Outer Banks Tour Briefs
Some of the area's most well-known sites include:
Alligator River National Wildlife Refuge:Established in 1984 and located on the mainland of eastern North Carolina, Alligator River contains over 152,000 acres. Many species of wildlife call Alligator River home. The refuge bird list suggest at least 200 species spend a portion of their year here. Endangered and threatened species found on the refuge include the American alligator, peregrine falcon, American bald eagle and the red-cockaded woodpecker. The refuge is also home to one of the largest remaining concentrations of black bear along the mid-atlantic coast. (252) 473-1131.
Bodie Island Lighthouse: Built in 1872 and still operated by the Coast Guard, the facility includes a Visitor Center and displays. (252) 441-5711.
Cape Hatteras Lighthouse: Built in 1869, it was abandoned by the Coast Guard in 1935 due to beach erosion. The erosion was controlled and the lighthouse was reactivated in 1950. The National Park Service is in the process of relocating the lighthouse 1/2 mile from its historical location to protect it from erosion. (252) 995-4474.
Chicamacomico Lifesaving Station: Guarded the sea along northern Hatteras Island for 78 years and was abandoned by the Coast Guard in 1954. (252) 987-1552.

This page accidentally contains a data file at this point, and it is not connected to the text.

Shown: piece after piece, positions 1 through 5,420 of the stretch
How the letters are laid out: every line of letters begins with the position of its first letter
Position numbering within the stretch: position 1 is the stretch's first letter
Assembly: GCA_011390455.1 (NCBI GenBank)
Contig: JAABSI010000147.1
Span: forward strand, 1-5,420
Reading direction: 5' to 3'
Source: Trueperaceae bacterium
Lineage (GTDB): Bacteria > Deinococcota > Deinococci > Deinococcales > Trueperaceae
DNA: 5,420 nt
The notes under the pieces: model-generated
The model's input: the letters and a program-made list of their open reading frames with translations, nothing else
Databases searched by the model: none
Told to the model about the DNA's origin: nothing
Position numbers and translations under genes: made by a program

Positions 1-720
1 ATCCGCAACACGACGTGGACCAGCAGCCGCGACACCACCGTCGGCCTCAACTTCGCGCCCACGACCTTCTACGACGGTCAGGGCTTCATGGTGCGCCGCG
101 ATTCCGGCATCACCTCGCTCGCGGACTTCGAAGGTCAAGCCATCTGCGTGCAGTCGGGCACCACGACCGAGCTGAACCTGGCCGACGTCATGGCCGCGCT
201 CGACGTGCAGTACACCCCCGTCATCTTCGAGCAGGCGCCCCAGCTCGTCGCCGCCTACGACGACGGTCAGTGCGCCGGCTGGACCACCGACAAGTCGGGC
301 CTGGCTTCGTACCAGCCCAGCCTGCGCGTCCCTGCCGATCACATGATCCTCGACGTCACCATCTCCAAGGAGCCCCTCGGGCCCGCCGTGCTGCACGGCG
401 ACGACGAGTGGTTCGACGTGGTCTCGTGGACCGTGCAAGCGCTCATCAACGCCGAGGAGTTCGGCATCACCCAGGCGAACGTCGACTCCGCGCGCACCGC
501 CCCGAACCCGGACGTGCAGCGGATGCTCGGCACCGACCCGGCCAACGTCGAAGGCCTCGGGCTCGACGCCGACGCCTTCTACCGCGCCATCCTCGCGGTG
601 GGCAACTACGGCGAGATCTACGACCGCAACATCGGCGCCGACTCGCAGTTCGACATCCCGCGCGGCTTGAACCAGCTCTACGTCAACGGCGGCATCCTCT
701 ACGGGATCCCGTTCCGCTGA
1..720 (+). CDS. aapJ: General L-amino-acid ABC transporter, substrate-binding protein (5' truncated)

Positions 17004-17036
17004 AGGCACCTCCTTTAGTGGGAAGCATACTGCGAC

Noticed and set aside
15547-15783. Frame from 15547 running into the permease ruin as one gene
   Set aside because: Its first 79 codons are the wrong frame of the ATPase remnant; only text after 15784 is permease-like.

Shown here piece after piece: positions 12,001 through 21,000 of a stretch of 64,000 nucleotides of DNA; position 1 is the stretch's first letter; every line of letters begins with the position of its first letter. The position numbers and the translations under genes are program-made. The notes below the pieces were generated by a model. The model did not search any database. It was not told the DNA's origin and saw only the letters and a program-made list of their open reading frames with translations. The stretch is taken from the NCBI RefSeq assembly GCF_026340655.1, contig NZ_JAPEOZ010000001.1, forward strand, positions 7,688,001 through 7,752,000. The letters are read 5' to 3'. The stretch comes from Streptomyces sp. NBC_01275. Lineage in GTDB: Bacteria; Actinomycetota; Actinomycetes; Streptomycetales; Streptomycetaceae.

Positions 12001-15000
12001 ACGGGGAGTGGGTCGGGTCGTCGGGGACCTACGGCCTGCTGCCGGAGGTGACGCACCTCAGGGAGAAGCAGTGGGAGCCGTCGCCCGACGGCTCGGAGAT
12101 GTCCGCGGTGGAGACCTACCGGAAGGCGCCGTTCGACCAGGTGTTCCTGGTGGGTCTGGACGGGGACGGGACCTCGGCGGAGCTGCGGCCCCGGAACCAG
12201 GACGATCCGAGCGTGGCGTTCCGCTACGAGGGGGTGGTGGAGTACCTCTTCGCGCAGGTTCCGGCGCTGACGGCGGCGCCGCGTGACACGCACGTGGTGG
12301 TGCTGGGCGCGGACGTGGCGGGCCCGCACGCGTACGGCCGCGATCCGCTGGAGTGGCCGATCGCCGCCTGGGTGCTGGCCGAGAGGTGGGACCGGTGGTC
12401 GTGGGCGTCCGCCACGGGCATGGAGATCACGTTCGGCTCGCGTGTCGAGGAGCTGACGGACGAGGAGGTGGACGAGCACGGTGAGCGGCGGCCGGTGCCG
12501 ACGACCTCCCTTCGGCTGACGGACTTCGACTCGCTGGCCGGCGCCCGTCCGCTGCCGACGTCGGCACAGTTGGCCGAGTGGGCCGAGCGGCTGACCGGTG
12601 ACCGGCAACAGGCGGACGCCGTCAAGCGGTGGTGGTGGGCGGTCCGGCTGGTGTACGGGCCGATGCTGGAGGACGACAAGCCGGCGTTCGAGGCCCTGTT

Coquina Beach: A large public swimming and picnic area in Cape Hatteras National Seashore. Home of the Laura A. Barnes shipwreck.
Currituck Beach Lighthouse: A historical, unpainted brick lighthouse located in Corolla, North Carolina. Operational since December 1, 1875, the beacon atop the 158 ft. high structure flashes every 20 seconds to alert ships that they are nearing North Carolina's Outer Banks.
Elizabeth II: A sixty-nine foot, square rigged sailing ship. Elizabeth II is typical of those which transported Sir Walter Raleigh's colonists to the new world between 1584 and 1587.(252) 475-1500.
Elizabethan Gardens: The Gardens, created by the Garden Club of North Carolina, is a unique American garden on the site of the first English Colony in the New World. (252) 473-3234.